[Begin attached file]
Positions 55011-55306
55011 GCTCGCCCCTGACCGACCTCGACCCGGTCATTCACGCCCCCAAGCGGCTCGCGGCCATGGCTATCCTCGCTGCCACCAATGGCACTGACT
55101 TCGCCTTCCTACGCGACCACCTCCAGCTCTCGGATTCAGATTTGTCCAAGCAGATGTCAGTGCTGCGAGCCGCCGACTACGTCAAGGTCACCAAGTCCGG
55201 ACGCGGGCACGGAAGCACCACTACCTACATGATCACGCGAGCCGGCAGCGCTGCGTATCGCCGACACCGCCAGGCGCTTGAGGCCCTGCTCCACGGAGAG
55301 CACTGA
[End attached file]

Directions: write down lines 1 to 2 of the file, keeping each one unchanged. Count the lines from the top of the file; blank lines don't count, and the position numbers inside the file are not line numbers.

Positions 55011-55306
55011 GCTCGCCCCTGACCGACCTCGACCCGGTCATTCACGCCCCCAAGCGGCTCGCGGCCATGGCTATCCTCGCTGCCACCAATGGCACTGACT